Denver (3-9) hadn't missed the playoffs five straight years since waiting from the franchise's 1960 berth until its Super Bowl run in 1977 to even make the playoffs.
Since a 6-0 start to begin the 2009 season, Denver has gone 5-17. That's the worst 22-game stretch for the Broncos since the franchise went 3-17-2 during the 1970-71 seasons.
The Kansas City loss embodied Denver's season. The team holds the Chiefs to a touchdown and stifles the passing attack, but Kansas City's run game helps control the clock with 39 carries for 185 yards and a 15-minute edge in time of possession.
"It's been that kind of season for us," wideout Jabar Gaffney said. "We haven't been very consistent and it shows. That's why our record is the way it is."
There really are only two overriding questions moving forward: Will Josh McDaniels survive - and that subject already has been bandied about publicly by team owner Pat Bowlen and a club statement - and will Tim Tebow get a chance to play meaningful series and not just occasional snaps during his rookie season.
Give McDaniels this: after a 49-29 home win three weeks earlier against Kansas City and his team making its last stand for the postseason Sunday, no matter how slim the chance, his team played hard and competitively. That will aid his chances should that trend now continue.
The timing for playing Tebow seems right on the surface with no postseason hope, a trip to play the dreadful Cardinals pass defense and Orton arguably coming off his worst game with Denver.
But fact is, McDaniels may not want to expose Tebow to a full workload and Orton is having the best year of his career, Sunday notwithstanding.
"We haven't even thought about that," McDaniels said in response to the Tebow playing time inquiry. "I think all of those conversations will be had going forward but nobody's put any effort towards that yet."
TRENDING: The Broncos are finally starting to see the player it envisioned when drafting Moreno with their No. 1 pick in 2009. Kansas City's defensive approach to take away the outside receivers contributed to Moreno's career performance. But there's no doubt the player also looks spryer. It's his second 100-yard rushing day in four games - the first two of his career - and an Arrowhead Stadium record for a Denver rusher. And while he had just one catch Sunday, Moreno put up a combined 13 receptions for 124 yards the previous two weeks.
BY THE NUMBERS: 242.6 - Passing yards allowed per game by the Arizona Cardinals, ranked 25th in the league. Denver ranks fourth offensively at 271.4, despite Sunday's poor performance through the air.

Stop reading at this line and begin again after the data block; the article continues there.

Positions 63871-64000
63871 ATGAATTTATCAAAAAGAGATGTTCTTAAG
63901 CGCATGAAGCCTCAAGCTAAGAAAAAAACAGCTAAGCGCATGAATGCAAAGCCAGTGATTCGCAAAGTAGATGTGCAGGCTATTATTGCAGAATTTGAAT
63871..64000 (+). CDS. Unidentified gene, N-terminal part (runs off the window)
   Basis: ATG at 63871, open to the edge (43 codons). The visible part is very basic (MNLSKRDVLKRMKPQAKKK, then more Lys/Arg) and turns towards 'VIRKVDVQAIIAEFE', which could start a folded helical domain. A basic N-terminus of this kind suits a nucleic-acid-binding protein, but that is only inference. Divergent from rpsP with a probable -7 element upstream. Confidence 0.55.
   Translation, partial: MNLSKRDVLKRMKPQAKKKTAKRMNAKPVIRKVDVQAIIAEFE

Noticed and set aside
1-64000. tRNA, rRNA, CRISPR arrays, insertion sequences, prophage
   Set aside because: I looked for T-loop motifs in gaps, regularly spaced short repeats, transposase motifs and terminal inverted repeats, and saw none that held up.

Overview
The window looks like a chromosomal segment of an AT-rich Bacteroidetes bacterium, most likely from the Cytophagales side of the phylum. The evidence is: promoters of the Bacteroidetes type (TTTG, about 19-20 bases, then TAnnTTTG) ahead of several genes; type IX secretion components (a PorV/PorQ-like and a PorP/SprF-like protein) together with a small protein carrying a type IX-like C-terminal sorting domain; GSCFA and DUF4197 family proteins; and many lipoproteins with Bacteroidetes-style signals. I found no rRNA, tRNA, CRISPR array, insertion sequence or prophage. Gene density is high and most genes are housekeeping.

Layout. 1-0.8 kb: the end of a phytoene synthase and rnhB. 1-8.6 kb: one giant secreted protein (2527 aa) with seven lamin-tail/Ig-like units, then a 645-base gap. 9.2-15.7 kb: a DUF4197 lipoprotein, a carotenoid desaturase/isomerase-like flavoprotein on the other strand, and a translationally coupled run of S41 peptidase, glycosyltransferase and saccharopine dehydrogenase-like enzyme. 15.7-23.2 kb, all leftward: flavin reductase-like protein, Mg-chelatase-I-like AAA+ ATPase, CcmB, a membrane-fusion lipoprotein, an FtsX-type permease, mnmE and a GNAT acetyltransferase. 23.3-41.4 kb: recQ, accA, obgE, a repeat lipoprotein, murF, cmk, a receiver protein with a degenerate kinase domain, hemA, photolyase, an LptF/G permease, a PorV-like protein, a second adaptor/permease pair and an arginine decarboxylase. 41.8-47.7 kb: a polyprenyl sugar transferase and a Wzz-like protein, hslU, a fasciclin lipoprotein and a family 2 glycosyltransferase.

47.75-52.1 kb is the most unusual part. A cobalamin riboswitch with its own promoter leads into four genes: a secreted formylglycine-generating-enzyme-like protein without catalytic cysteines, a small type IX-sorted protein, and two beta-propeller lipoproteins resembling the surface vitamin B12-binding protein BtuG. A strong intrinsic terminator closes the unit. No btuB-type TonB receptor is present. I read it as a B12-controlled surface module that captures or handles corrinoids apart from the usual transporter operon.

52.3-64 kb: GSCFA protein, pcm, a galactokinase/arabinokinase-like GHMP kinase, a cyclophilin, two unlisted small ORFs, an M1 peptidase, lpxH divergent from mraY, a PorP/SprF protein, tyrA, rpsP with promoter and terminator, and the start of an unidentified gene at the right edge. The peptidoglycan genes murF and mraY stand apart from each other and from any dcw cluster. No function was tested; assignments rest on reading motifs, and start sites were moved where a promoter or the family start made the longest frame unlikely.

STRATEGY AND PERSONNEL
-- QB Kyle Orton's nine completions was his lowest single-game total in his two years with Denver and worst outing since Week 8 of the 2008 season with Chicago (8). The 117 yards passing were the fewest since that same home game - going 8 of 14 for 108 yards in a home game against Detroit.
-- Ss Kyle McCarthy and David Bruton received their most extensive playing time defensively with Denver shorthanded in the secondary. The Broncos at times employed a heavier look in their base defense, playing three safeties. Nate Jones and Renaldo Hill also were part of the rotation with Brian Dawkins and Darcel McBath out.
-- LB Joe Mays (knee) left the game and didn't return. Mays actually started again Sunday inside, as Mario Haggan took Robert Ayers' spot at LOLB. Denver saved Ayers for specific packages but Mays' injury and an elbow issue incurred by ILB D.J. Williams forced Denver to scramble. Wesley Woodyard played some at ILB as part of the mix-and-match approach.
-- CB Champ Bailey shadowed Dwayne Bowe all over the field and held the NFL's hottest receiver without a single catch. Bailey didn't receive much over the top safety help, demonstrating he's still one of the top cover corners in the game. His abilities allowed Denver to devote more defenders to stopping the run, which didn't work out as well.
-- WR Brandon Lloyd had a homecoming to forget. The Kansas City native was draped mainly by Chiefs CB Chris Carr and couldn't make the athletic, leaping plays that have marked his season due to Carr's tight coverage. Lloyd was thrown to 11 times but made only two catches for 31 yards. Lloyd had averaged 5.3 receptions and 102 yards per game entering Sunday.
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